[Air-l] Trusted Wikipedia
halavais at gmail.com
Thu Sep 21 08:14:54 PDT 2006
On 9/21/06, Mary K. Bryson <mary.bryson at ubc.ca> wrote:
> "Recognition" is such a complicated construct. How to fashion a version of
> "recognition" that would make sense within the unique version of constraints
> that operate in Wikipedia would be a productive educational activity. It
> would be productive of something that would, in all likelihood, stage a
> return to some notion of "verifiable expertise". It's just so hard to avoid
> a return to the repressed. <snip>
Right, the same set of filters that are normally applied by librarians
when judging the reliability of a source, and that guide where we tend
to publish. As I suggested in the first email out, attaching this very
traditional mark to the existing resource may have little to do with
the actual content, but I think it would provide a way to link it to
existing structures of knowledge, without any loss in its autonomy.
In practice, students are being told by teachers all around the world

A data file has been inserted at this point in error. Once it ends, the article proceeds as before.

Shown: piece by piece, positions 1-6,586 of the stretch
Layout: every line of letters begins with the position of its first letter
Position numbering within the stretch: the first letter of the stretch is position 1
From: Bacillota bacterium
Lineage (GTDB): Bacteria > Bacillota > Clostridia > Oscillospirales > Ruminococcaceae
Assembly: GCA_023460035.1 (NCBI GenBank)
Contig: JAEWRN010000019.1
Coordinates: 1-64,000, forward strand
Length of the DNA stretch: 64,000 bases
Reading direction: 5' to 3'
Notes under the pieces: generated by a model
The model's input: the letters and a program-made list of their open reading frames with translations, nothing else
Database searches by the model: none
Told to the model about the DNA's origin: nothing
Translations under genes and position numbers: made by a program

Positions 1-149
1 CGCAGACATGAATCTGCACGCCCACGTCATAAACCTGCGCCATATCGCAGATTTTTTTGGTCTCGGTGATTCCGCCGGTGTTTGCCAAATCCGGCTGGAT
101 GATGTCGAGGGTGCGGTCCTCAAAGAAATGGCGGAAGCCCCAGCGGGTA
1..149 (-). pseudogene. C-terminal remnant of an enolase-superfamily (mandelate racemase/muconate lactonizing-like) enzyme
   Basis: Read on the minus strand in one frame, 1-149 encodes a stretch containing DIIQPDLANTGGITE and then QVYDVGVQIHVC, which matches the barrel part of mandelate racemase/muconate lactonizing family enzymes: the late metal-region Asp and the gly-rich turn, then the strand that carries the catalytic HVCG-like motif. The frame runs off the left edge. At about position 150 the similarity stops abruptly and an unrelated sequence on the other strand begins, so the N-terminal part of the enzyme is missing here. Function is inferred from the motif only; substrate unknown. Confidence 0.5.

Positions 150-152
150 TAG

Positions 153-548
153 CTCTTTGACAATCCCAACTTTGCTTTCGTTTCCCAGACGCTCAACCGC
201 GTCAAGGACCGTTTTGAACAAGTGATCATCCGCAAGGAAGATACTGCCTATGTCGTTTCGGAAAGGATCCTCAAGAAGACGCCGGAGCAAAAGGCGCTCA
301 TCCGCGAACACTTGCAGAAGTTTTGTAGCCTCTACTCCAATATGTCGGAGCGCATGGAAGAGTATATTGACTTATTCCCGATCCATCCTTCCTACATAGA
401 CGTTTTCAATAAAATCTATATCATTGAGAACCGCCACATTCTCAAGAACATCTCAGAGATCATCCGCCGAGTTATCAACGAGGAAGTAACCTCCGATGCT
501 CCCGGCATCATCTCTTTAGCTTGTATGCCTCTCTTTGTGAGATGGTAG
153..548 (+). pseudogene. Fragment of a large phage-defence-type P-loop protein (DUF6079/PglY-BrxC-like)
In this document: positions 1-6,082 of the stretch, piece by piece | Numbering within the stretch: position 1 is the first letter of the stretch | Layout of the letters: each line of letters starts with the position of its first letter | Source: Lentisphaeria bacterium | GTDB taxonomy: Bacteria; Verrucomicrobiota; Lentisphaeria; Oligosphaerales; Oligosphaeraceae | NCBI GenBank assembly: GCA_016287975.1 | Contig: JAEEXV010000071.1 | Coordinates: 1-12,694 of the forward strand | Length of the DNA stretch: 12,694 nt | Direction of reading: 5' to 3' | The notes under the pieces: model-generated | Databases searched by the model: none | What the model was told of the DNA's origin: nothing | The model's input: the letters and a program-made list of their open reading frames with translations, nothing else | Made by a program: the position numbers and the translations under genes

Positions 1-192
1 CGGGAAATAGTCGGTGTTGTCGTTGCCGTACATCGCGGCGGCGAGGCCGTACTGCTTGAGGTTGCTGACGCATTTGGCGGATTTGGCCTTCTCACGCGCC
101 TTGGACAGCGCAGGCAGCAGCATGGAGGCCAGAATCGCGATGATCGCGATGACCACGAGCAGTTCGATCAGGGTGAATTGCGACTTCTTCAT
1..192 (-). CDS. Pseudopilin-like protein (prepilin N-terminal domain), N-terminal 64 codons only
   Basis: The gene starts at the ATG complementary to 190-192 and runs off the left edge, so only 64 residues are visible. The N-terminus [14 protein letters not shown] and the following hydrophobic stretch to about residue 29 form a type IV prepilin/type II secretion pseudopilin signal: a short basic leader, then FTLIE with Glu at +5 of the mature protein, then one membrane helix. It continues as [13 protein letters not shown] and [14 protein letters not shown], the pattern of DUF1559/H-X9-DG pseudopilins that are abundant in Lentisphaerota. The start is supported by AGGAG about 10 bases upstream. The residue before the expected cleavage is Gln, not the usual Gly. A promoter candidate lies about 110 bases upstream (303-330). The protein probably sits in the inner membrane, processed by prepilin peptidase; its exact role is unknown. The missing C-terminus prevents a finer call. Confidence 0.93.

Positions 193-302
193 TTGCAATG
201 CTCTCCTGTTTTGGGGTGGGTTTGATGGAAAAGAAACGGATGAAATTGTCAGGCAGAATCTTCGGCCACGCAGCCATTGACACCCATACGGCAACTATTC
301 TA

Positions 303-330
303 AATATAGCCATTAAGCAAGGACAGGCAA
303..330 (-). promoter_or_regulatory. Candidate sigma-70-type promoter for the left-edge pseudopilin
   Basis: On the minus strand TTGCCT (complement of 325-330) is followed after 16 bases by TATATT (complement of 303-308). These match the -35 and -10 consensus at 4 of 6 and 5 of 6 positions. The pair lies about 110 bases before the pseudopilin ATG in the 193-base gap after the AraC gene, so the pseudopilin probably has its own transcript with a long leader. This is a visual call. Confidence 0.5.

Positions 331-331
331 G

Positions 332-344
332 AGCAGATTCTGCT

that they shouldn't trust Wikipedia. That would be great, if they were
also telling them not to trust anything else published. But this
appears to be skepticism mis-focused. By bridging the divide between
what are traditional technologies (techniques) of establishing
authority and new forms of communal authority, I think we allow for
more people to access and engage in collaborative knowledge building.
My aim is practical. I worry that many who could benefit from
Wikipedia, and who could benefit Wikipedia, are ignoring it because
there is no bridge from traditional sources of knowledge authority to
this new source. My hope is that such a resource would provide that
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// Alexander C. Halavais
// Social Architect
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